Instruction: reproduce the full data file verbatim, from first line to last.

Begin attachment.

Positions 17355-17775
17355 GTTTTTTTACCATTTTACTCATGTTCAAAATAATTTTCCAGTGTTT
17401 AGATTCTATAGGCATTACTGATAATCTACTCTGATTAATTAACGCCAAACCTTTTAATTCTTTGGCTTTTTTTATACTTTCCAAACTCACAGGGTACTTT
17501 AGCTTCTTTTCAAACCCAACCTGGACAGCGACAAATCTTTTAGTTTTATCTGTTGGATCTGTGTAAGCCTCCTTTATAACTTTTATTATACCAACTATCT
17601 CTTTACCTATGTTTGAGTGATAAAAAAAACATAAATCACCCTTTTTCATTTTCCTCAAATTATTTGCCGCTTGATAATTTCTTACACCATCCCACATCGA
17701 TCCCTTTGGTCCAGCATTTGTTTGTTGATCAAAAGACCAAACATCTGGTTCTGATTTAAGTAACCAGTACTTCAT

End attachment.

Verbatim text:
Positions 17355-17775
17355 GTTTTTTTACCATTTTACTCATGTTCAAAATAATTTTCCAGTGTTT
17401 AGATTCTATAGGCATTACTGATAATCTACTCTGATTAATTAACGCCAAACCTTTTAATTCTTTGGCTTTTTTTATACTTTCCAAACTCACAGGGTACTTT
17501 AGCTTCTTTTCAAACCCAACCTGGACAGCGACAAATCTTTTAGTTTTATCTGTTGGATCTGTGTAAGCCTCCTTTATAACTTTTATTATACCAACTATCT
17601 CTTTACCTATGTTTGAGTGATAAAAAAAACATAAATCACCCTTTTTCATTTTCCTCAAATTATTTGCCGCTTGATAATTTCTTACACCATCCCACATCGA
17701 TCCCTTTGGTCCAGCATTTGTTTGTTGATCAAAAGACCAAACATCTGGTTCTGATTTAAGTAACCAGTACTTCAT